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Despite Claims to the Contrary Gays Are Not Endangered in Brazil

São Paulo's annual Gay Pride Parade The other day a Brazilian friend asked me if I had noticed that, within a single generation, forms of conduct described by psychiatry as neurotic or even psychotic have become accepted as normal. Not just normal – I responded – but normative, laudable, and obligatory. The next steps are: (a) marginalize and criminalize every reaction of revulsion, (b) make revulsion psychologically impossible, expelling it from the repertoire of conduct admitted by society.

Only unconcealed paranoia could allow, for example, a country like Brazil where there are 50,000 homicides every year, spread over the whole territory of 8.5 million square kilometers, to describe the murder of 120 homosexuals as a wave of homophobic genocide. However, it is only necessary for someone to appeal to such a statistical comparison and instantly, among cries of revulsion and tears of indignation from the crowd, he is accused of homophobia and of being an apostle of genocide.

The idea of comparing the number of gays who are murdered with those who are murderers, scientifically indispensable for distinguishing between a threatened group, a threatening group, and a group that is neither one or the other, ends up being so offensive that the mere temptation to suggest it is sufficient for one to be prosecuted for homophobia, without the law even having to prove it.

Likewise, Brazilian gay leader Mr. Luiz Mott alleges as proof of generalized anti-homosexual hatred, some 90 cases of aggressions against homosexuals that have occurred in the space of four months in São Paulo, but who dares to compare that number with the number of aggressions committed by the very gay militants themselves in only one day of the Gay Parade in the same city?

Applying the statistical criteria of Mr. Mott, we would say that gays are a danger to the public. The conclusion is absurd, but no more absurd than claiming that they themselves are in danger.

A sense of proportion being prohibited, and the hysterical posturing and hyperbolic paranoia in favor of interest groups become absolute civic obligations. Insanity becomes obligatory, and whoever refuses to be contaminated by it is a criminal, a reprobate, a lunatic who is unable to live in society.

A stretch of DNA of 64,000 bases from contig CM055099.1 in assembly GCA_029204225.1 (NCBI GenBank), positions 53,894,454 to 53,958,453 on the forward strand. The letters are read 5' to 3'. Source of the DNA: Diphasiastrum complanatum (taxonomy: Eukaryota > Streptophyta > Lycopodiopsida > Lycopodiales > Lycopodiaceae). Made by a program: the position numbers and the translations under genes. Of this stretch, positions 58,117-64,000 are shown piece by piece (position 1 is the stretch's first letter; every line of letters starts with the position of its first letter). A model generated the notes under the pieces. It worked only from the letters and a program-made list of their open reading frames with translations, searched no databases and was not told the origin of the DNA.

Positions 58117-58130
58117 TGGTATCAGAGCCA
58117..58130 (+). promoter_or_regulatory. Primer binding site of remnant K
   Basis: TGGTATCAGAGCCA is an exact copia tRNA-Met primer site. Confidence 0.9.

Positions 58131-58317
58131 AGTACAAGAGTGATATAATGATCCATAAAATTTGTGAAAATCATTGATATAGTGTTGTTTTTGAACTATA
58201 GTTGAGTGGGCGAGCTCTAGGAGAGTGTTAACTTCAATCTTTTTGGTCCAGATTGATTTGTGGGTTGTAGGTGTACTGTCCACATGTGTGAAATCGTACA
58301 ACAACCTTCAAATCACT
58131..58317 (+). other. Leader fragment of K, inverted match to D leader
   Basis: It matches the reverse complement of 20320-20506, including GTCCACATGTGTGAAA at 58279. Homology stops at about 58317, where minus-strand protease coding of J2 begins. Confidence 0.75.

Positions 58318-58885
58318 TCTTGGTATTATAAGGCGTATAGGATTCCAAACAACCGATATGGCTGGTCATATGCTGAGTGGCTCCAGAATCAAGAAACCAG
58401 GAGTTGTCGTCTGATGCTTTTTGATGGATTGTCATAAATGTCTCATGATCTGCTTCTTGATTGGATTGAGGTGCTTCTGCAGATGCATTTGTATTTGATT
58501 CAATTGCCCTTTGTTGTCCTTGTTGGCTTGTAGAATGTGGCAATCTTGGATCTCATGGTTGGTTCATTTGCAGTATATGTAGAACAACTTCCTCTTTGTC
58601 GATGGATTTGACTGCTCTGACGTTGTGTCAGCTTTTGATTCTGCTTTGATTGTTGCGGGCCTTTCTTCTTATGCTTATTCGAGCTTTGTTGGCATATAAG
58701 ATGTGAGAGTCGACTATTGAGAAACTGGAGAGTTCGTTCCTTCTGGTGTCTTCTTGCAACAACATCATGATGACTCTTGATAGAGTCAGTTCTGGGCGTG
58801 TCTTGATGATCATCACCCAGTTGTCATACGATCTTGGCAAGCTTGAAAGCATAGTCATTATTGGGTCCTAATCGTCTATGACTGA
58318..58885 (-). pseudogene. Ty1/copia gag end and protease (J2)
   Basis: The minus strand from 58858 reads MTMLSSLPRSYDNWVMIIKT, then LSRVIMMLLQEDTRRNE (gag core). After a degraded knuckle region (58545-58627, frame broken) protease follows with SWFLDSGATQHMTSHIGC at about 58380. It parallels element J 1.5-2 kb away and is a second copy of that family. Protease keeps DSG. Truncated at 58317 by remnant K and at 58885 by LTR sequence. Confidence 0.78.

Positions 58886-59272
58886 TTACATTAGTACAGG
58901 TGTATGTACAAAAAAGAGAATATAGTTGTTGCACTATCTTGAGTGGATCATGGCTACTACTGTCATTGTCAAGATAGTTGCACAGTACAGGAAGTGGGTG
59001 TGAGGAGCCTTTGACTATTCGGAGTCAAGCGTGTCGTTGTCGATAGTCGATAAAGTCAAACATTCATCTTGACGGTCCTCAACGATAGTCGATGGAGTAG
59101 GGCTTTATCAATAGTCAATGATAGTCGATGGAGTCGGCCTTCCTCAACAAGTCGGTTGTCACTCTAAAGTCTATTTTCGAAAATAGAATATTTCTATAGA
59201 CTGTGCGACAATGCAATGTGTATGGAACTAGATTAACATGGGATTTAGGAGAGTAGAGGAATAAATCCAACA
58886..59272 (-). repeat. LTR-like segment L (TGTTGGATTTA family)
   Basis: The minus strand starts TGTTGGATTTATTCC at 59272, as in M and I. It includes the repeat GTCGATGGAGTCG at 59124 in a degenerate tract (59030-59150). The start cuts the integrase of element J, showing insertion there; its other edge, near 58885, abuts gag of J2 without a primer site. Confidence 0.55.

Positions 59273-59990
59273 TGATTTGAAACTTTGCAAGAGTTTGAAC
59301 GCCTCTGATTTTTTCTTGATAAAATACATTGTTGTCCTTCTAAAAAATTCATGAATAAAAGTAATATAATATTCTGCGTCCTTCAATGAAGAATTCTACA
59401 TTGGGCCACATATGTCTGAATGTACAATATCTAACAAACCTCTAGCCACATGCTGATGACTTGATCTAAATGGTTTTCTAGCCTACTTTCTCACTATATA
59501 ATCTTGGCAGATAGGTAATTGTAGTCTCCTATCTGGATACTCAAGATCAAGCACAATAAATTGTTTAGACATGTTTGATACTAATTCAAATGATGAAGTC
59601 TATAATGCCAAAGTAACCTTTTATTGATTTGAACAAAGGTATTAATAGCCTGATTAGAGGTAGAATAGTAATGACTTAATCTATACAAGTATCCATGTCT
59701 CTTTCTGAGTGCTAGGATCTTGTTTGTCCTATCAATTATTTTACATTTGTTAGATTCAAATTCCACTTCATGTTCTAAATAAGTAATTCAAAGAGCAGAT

Luiz Inácio Lula da Silva, the President of the Republic, a few months back participated in emergency forums regarding this psychotic stupidity, declaring that any and all opposition to homosexualism is “the most perverse illness that ever entered the human mind”.

He reinforces his words, insisting in appearing in official ceremonies with Mr. Luiz Mott at his side, the same individual who talks about pornographic art while embracing the statue of a naked baby of the male sex, transmitting in a not at all subtle manner the idea that babies are, or should be made into, objects of sexual desire like anyone else.

The propaganda of pedophilia is more than evident here, but, upon decorating Mr. Mott for “cultural merit” (as if he himself had merit or culture), Mr. Lula throws all of the weight of his presidential authority in a cynical bluff that forces us to deny what we see, and to believe instead the official pretense of elevated humanitarian and cultural intentions.

There is no greater arrogance than demanding that a human being sacrifice his conscience, his intelligence, and even his capacity of sense perception on the altar of the absurd. “In the end, who are you going to believe, me or your own eyes,” Groucho Marx used to ask. When the joke is transformed into reality, humor becomes a satanic farce.

Totally oblivious to the grotesque nature of his performance, the lunatic ascends the chair and gives lessons in psychiatry, categorizing as “sick” those who think there is something wrong about eroticizing an image of a baby, and even proposing, as therapy, to imprison all of them.

And there are those who think that it is possible to have a rational, polite discussion with people like Messrs. Lula and Mott…

Olavo de Carvalho is a Brazilian writer and philosopher presently living in the U. S. as a correspondent for Brazilian newspapers. He is the author of several books, including O Imbecil Coletivo: Atualidades Inculturais Brasileiras (1996) and O Futuro do Pensamento Brasileiro – Estudos sobre o Nosso Lugar no Mundo (1997). His articles can be found at www.olavodecarvalho.org  and www.midiasemmascara.org.  The author welcomes comments at olavo@olavodecarvalho.org.

Translated from the Portuguese by Matthew Cullinan Hoffman.

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